The Kindle Fire is stuck between e-ink minimalism and gleaming iPad decadence. That could either make it the goofy middle child in the tablet family, or a singular wunderkind. But the Fire will not be overlooked. Apple: Be afraid.
Amazon isn't just a bookstore. Nor is it a music store, shoe store, video streaming service, or newsstand. Amazon has wrapped all of these things together into a rich, easy way to suck down almost every conceivable form of media with one key: Prime. But Prime has been stuck behind the tangled butterface of Amazon.com—the site is a mess, a cage. This Kindle is meant to change all that, to not only be a Better Kindle, but a direct conduit to all of Prime's awesomeness: the missing piece.
And what a piece it is, right? It's hard to believe it sprung from the same hatchery as the Kindles of yore, with its dual-core processor, 512 MB of RAM, and a gorgeous 7-inch, 16-million color display beaming a custom Amazonian Android build, made specifically for Kindle's essence.
If the Fire succeeds, everything changes for Amazon. And for Apple as well.
The Fire doesn't feel like any other Android tablet—and that's a very, very good thing. From the minute you turn it on, the device is puzzlingly simple. Where's the home screen?, someone might ask you. All you see is a shelf, stacked with whatever you've looked at recently: novels, magazines, apps, TV episodes—everything. The emphasis is squarely on picking out stuff to stimulate your eyeballs (and ears) with—all else is secondary. This makes for a UI that's not only simple, but intuitive. You don't have to think about how to use the Fire, because unlike Apple's dodgy attempts at interface metaphors, Amazon's works perfectly: here's my shelf of things. Which thing will I choose?
Of course, there's more than the shelf. A search bar at up top does the obvious across everything you own, and small organizational tabs inconspicuously span the upper boundary of the screen: newspapers and magazines, books, music, video, docs, apps, and a web browser. Need more to consume? The Store is always at most two clicks away. Tap Books. Tap Store. Here's the entirety of Amazon's catalog, neatly organized, easily downloaded.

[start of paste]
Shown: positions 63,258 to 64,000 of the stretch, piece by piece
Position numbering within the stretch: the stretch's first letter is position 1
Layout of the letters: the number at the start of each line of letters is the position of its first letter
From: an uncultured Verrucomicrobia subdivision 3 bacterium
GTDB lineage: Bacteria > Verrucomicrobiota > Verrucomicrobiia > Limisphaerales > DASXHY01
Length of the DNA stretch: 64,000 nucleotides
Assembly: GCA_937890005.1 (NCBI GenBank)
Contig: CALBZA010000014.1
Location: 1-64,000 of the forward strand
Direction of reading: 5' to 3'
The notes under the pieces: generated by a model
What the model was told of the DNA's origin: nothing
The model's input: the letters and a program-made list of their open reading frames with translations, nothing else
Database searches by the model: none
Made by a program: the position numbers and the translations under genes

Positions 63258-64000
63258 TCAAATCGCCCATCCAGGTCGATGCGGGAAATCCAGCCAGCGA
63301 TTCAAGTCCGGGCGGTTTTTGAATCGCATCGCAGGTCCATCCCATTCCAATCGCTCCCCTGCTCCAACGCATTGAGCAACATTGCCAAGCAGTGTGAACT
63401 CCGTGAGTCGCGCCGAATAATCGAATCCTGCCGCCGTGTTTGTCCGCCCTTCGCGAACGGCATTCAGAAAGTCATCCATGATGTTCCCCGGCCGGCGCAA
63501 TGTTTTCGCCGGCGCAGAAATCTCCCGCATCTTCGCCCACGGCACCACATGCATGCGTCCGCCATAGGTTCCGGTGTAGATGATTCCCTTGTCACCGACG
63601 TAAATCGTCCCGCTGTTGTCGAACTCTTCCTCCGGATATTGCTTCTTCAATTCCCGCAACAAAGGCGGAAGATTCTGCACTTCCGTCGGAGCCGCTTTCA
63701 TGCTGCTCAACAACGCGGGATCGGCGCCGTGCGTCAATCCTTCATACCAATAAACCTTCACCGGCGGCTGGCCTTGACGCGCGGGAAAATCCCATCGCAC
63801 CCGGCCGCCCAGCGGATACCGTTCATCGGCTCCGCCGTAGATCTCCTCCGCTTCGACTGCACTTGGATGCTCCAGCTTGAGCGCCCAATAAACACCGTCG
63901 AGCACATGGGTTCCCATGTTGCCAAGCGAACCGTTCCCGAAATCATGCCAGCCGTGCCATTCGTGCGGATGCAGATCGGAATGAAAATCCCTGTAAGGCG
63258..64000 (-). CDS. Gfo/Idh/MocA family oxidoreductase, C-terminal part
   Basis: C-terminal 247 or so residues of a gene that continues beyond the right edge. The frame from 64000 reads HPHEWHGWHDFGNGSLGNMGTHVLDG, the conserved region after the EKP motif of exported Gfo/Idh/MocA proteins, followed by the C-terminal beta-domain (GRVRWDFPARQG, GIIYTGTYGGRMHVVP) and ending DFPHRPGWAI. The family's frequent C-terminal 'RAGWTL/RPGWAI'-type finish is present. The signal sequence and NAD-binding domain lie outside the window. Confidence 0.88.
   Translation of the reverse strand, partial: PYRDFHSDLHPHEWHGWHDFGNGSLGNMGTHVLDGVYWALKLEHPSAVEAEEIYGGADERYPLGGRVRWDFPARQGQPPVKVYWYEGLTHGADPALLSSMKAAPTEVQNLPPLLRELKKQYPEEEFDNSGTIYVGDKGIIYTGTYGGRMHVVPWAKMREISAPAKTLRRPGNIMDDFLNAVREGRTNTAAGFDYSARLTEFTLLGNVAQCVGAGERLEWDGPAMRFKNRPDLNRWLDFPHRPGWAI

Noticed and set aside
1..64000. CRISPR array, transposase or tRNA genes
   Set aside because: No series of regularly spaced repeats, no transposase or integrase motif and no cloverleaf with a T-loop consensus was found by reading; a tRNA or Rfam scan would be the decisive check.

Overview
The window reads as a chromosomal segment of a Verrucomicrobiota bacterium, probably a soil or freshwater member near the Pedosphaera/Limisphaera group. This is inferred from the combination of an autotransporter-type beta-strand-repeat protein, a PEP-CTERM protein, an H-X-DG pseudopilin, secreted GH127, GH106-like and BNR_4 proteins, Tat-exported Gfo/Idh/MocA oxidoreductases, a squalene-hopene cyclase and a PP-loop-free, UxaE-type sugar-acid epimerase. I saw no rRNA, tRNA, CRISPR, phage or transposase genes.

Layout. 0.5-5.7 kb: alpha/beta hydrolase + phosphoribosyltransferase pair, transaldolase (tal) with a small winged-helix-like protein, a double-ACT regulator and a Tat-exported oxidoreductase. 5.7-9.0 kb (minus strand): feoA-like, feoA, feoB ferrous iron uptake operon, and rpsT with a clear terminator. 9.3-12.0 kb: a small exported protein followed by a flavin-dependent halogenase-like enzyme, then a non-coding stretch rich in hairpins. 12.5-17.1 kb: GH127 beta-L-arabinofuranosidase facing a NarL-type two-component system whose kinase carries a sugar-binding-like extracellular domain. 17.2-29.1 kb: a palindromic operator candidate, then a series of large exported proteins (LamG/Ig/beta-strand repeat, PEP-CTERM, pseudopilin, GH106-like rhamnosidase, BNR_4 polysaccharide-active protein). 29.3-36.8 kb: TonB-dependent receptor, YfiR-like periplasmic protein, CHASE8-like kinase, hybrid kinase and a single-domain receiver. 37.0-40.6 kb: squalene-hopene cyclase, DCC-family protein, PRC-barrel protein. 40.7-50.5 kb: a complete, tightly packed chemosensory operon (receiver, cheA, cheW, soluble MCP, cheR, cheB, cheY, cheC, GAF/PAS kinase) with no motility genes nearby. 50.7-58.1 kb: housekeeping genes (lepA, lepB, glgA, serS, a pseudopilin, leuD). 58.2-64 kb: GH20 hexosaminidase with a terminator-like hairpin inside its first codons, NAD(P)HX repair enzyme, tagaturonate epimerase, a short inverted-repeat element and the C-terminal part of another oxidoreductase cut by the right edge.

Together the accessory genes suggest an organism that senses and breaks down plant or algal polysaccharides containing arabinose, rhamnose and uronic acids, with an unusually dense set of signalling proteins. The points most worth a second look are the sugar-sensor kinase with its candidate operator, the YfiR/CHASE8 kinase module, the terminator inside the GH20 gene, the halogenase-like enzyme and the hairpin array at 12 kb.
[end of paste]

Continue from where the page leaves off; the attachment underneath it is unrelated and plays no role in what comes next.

Amazon's controversially branched-off app store is all part of the package, of course, offering a somewhat slimmed down menu from the general software smorgasbord of the Android Market. All of the requisites are or will be there presently: Facebook, simple-ish games, Twitter, Netflix, and, of course, tablet-formatted mags. Here lies Fire's claim to being a real life Android tablet computer, just like all its inbred kin—and the capability that comes with app diversity is there, mostly. But Amazon has absolutely made app usage secondary to media consumption, and the Fire wears this on its UI's sleeve. Instead of Apple's HERE ARE THE APPS, ALL OF THE APPS! approach with iOS, the Fire's are relegated to a small button and separate screen, of equal weight as "Docs" and "Music." They're just not meant to be as significant as your novels and newspapers. And that's fine—it's a variance of principles, of what each machine is meant to do for your life. But apps on the shelf don't quite fit. The metaphor's sloppy—the shelf is absolutely perfect for picking up where you left off with your long haul content, but app ephemera looks out of place on the home screen. Amazon needs to sweep them elsewhere.
Reading, watching, browsing, and listening on the Fire are all tremendous, easy fun. Books, even very long ones, spring open quickly; page turning is, most of the time, very responsive. Typeface settings allow a variety of visual tweaks to set each page the way you like it, and whether in landscape or portrait mode, books look great on the dense, 1024x600 screen. It's neither Retina Display nor e-ink, no. But for a conventional LCD, it looks about as great as you can expect—after hours of reading on a dark train, my eyes felt fine. Graphics-rich magazines look lush, even when their pages don't quite fill the screen. If you don't care so much about glossy layout, the Fire bakes in a stripped-down text mode, a la Instapaper. Clever and convenient.